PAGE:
Anyway you slice it, this was an outstanding show. Please don't lose sight of that, in my rambling that follows, or in your own discussion of Saturday night in New York.
Somehow, NXT has a way of making magic happen with these live TakeOver events. Injured stars, unexpected call-ups, accelerated schedules and now performing in front of a main roster-sized crowd...none of those have hindered the promotion from delivering great matches, amazing moments and a whole lot of entertainment every ninety or so days.
Brooklyn, the seventh if we count the first, ArRIVAL, which wasn't branded as a TakeOver, may have been the best of the bunch. There wasn't a dud on the card. Each match was given a substantial amount of time to get over on its own merits, and the action was balanced between more light-hearted fare at the outset of the two hours and twenty minutes, to tactical and athletic bouts in the middle of the show, to epic storytelling and amazing stunts to close the night.
Yet, there were things about August 22 that confounded. Acknowledging them doesn't make you or me a "bad fan", because we're the customer, and we should be able to call a multi-million dollar global corporation on their missteps. And because WWE themselves went out of their way to call attention to the problems.
Who's at the center of all the good and bad of NXT TakeOver: Brooklyn? To paraphrase a popular GIF, that would be him...
Triple H, aka Based Haitch, aka Paul Levesque opened the televised portion of the biggest show in NXT history with...a Triple H segment. It was shorter than the average Raw open, for sure, but other than that, all that was missing was some Motörhead.
This wasn't the increasingly morally ambiguous Game we get on Monday nights, or that we'll see tonight at SummerSlam. This was "proud papa" Hunter. I'd be damn proud too if my idea for Developmental was playing in front of the same size crowd that will watch Sunday's pay-per-view (PPV). I'm glad for his influence on this product that I've enjoyed so much over the last two or three years.
But I don't tune in to see him. And the more he and his wife tell us how great and different the product is, the less special it feels. WWE has exhibited some real genius in creating an in-house competitor for the main roster product, and keeping dollars that would have went to a company like Ring of Honor tonight in Stamford's vault. It's been a feat of guerrilla marketing - and grassroots promotion does not include corporate suits telling you how rebellious they are.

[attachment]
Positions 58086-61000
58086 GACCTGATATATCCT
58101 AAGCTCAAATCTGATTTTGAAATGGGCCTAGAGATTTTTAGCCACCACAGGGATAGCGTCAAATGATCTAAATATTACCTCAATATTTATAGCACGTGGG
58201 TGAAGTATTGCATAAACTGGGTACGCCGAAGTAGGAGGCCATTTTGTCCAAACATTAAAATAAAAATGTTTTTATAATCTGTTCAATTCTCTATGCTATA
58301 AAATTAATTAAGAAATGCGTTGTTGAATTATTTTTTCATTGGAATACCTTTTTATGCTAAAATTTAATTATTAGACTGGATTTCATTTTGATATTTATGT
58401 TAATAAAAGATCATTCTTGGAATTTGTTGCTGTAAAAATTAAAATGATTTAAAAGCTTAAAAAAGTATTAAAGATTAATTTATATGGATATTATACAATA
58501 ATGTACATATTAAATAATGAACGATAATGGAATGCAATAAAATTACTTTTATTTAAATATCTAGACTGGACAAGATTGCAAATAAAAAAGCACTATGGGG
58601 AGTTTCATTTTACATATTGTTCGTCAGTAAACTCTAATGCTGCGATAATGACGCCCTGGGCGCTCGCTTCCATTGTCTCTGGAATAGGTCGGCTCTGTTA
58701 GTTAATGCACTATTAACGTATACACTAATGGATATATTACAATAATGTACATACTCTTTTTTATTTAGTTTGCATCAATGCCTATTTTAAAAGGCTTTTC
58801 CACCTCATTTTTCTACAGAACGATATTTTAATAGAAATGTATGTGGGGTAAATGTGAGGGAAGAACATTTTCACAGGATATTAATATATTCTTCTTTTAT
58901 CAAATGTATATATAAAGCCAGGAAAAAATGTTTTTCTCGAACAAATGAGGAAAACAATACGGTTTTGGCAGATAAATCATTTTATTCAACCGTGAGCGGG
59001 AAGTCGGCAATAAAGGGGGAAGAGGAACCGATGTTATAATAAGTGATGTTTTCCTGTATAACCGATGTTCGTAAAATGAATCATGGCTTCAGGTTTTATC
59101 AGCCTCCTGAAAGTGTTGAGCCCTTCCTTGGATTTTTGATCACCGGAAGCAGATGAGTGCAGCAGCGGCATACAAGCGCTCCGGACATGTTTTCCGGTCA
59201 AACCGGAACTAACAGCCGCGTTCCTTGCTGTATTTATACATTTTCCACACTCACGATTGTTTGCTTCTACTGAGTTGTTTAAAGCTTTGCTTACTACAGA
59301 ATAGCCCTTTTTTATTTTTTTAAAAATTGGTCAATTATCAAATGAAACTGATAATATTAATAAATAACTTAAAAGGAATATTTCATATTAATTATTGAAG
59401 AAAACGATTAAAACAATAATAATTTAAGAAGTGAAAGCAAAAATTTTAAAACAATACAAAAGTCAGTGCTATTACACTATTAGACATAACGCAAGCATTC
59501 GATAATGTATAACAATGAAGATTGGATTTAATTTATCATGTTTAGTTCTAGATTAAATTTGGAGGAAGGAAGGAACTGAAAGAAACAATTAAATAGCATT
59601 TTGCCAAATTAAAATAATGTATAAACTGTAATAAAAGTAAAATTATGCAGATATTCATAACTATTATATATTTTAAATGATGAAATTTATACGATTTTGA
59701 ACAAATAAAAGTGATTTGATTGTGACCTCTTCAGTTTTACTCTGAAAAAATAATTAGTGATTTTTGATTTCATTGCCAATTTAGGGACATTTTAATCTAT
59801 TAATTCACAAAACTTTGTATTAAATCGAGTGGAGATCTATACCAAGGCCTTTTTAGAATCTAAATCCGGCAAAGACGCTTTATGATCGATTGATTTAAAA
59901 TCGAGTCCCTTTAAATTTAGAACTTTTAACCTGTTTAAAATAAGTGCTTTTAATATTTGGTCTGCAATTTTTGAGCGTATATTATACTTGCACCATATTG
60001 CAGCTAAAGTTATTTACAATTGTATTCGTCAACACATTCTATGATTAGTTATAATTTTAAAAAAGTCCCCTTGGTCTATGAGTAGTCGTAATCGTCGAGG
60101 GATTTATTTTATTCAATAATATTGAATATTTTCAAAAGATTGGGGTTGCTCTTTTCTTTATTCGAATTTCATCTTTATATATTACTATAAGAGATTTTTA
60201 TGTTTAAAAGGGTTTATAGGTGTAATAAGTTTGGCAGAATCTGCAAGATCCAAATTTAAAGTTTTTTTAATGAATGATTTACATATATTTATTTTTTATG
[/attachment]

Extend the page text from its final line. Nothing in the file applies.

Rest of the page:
In telling their smark/internet/adult fan base how great it is they've created a fresh, vibrant product in NXT, they're calling attention to the fact that they don't do that as often with Raw or SmackDown, even though those shows have the same or more resources.
Opening the show with Triple H is an unnecessary ego stroke that threatens to undermine a good thing. We LOL when Jeff Jarrett does it; Haitch shouldn't get a pass.
But I'm going to give him one (for now), because he gave us this show.
TakeOver: Brooklyn could have been a one-match show and it still would have attained legend status.
That's because with two-plus years of story behind them, two women shook off the high expectations that matches like Sasha Banks vs. Becky Lynch at May's Unstoppable had set for them, Stephanie McMahon's corporate spin about their being in the main event even though they weren't going on last and reports that at least one of them wouldn't be compensated like a PPV performer normally would, and tore the freaking house down anyway.
By any means of analyzing a match, Bayley's victory over Banks to claim her first NXT Women's championship was superb.
Everything they did contributed to the story they were telling. From the challenger's tribute to Dusty Rhodes on her ring gear and The Boss' SUV entrance, to Sasha's trash talk mid-match and The Hugster still taking the time to do her wacky waving inflatable arm flailing tube man dance before a corner spot late in the match...you could show this performance to anyone and they would understand who was the populist underdog seeking to prove herself and who was the egotistical princess that wanted to not only win, but prove her opponent didn't belong.
If you wanted big spots...they were teased, thwarted and delivered. Banks amazing dive over the referee onto Bayley on the floor and top rope double knees. Her opponent's nicely executed sliding corner kick and (after a scary looking slip-up) super Bayley-canrana. Psychology was present throughout, with Sasha attacking both the injured hand and knee of the challenger, while Bayley did skip some of her feel good spots when pushed or mocked by the champ.
There's already been some debate about whether this or the Unstoppable title match was superior. For me, it's this one. Hard as they tried, they couldn't build Lynch into a babyface...and certainly not one at the level of Bayley, who believably channels Ricky Steamboat, Mick Foley, Daniel Bryan and Sami Zayn into her character. The Boss is the perfect foil for her, too. Even though more time has been devoted to the Hugster's on again/off again rivalry with Charlotte, Banks and Bayley came into WWE at the same time, have grown in different but equally significant ways and have tremendous chemistry with one another.